Medical Professionals are Performing Plastic Surgeries Without Correct Training
Wichita, KS -- (ReleaseWire) -- 05/28/2015 --There has been a recent increase of unqualified physicians performing plastic surgery on patients. This alarming trend has grown so serious that the American Society of Plastic Surgeons (ASPS) has issued a warning regarding the failed procedures of unqualified surgeons. The ASPS states that only board certified plastic surgeons have the necessary qualifications and specialized skills to safely perform these surgeries. There has also been an increase of patients seeking board certified plastic surgeons to help repair the damage created by unqualified physicians.
"Many patients seek unqualified physicians for plastic surgery because their rates are much lower," says James Howell, medical malpractice attorney at Prochaska, Howell & Prochaska LLC. "Unfortunately, their rates are low for a reason. These physicians do not have the qualifications to perform these complex procedures. This can result in the patient developing severe health problems, critical injury, and even death. It's extremely important for patients to choose a plastic surgeon who is certified by The American Board of Plastic Surgery (ABPS)."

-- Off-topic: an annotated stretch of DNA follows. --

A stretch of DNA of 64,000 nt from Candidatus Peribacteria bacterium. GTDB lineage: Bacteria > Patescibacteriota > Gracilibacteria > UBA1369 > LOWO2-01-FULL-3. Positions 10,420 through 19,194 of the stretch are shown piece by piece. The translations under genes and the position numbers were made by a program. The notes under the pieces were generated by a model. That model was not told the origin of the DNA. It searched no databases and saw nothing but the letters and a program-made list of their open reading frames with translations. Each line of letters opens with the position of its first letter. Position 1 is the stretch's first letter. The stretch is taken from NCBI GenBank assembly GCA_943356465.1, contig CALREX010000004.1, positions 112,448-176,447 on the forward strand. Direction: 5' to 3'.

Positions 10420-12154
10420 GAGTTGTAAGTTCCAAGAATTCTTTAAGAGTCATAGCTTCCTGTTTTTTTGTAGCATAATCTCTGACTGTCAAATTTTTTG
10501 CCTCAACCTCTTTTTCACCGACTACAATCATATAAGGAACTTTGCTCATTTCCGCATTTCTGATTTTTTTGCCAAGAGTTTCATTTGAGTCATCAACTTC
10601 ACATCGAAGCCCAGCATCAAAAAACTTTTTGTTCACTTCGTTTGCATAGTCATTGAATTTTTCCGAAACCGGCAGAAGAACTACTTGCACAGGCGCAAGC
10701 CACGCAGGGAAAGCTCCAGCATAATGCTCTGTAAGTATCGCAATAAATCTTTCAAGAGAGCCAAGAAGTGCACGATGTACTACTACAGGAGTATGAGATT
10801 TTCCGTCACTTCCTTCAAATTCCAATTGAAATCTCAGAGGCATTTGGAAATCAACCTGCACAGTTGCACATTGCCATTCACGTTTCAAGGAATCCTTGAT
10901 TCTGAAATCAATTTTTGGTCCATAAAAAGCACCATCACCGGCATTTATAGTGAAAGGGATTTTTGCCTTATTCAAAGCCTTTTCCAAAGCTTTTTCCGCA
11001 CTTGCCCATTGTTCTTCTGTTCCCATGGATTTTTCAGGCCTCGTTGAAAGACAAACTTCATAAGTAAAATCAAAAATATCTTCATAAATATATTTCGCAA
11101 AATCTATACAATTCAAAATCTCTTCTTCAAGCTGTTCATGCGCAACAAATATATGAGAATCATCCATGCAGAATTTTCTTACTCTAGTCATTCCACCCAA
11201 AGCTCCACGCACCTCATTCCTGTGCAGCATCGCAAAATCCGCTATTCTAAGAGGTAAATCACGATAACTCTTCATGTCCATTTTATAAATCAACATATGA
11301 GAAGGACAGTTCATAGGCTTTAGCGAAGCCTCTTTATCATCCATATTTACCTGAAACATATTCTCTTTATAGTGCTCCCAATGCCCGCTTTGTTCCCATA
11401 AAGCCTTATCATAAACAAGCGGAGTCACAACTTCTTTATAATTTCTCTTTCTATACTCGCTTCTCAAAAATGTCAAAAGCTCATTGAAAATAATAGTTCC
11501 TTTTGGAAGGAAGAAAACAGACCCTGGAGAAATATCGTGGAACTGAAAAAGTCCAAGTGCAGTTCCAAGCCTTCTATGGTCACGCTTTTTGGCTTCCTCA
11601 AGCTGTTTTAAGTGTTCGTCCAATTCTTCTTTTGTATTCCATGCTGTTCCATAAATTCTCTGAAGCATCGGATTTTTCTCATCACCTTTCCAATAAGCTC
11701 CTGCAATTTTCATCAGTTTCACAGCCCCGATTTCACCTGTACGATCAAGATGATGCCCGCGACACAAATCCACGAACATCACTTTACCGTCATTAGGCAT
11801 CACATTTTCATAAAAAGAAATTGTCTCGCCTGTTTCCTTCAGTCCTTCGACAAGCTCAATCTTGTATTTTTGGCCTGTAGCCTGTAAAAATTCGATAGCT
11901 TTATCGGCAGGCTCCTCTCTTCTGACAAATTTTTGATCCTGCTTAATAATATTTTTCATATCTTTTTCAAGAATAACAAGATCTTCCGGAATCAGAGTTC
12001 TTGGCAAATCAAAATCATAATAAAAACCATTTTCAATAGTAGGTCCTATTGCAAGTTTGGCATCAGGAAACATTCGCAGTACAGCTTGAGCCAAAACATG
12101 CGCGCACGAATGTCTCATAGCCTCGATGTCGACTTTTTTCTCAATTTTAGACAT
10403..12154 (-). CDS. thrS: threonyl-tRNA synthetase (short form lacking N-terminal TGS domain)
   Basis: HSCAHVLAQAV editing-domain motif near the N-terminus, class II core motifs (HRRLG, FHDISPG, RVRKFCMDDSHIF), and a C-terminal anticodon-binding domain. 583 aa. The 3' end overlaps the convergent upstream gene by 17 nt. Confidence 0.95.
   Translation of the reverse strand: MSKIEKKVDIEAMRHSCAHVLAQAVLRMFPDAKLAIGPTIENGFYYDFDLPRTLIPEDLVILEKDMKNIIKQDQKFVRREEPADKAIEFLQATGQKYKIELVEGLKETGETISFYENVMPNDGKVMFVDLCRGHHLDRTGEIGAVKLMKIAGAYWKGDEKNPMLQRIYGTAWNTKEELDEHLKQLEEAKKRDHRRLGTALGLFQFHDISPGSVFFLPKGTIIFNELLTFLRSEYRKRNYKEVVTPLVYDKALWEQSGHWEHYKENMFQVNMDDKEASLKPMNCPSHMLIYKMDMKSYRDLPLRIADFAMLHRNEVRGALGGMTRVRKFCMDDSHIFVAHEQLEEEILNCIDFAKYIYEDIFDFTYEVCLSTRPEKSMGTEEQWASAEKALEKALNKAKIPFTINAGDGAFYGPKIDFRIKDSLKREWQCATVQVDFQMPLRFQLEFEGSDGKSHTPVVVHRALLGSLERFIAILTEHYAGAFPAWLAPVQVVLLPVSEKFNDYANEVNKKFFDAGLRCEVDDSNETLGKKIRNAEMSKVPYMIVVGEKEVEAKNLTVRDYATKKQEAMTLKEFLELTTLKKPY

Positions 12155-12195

Despite the great risks involving unqualified physicians, there is currently no law preventing any doctor with a medical license from performing plastic surgery. The ASPS has labeled this disturbing trend as "white-coat deception." It describes the erroneous belief that a medical professional wearing a white coat is qualified to perform any type of surgery.
Plastic surgery is more popular than ever in the United States with 5.8 million procedures performed in 2014 alone. This was a 3 percent increase from the previous year (ASPS). The most popular types of procedures include liposuction, face lifts, rhinoplasty, eyelid surgery, and breast augmentation (ASPS). It takes highly specialized medical training and an eye for cosmetic aesthetics to safely perform these surgeries.
"Board certified plastic surgeons complete 6 years of residency as a surgeon," says Howell. "Two years of their residency is then dedicated completely to plastic surgery. This training teaches physicians how to safely treat patients, while also achieving the desired cosmetic result."
Patients electing to have plastic surgery should avoid any physician not certified by the ABPS. Certified physicians are listed on the board's official website. Patients should also not seek treatment from general M.D.s and surgeons who offer discount coupons for plastic surgery. Furthermore, it's important to read patient testimonials and investigate a physician's medical facilities before choosing a plastic surgeon.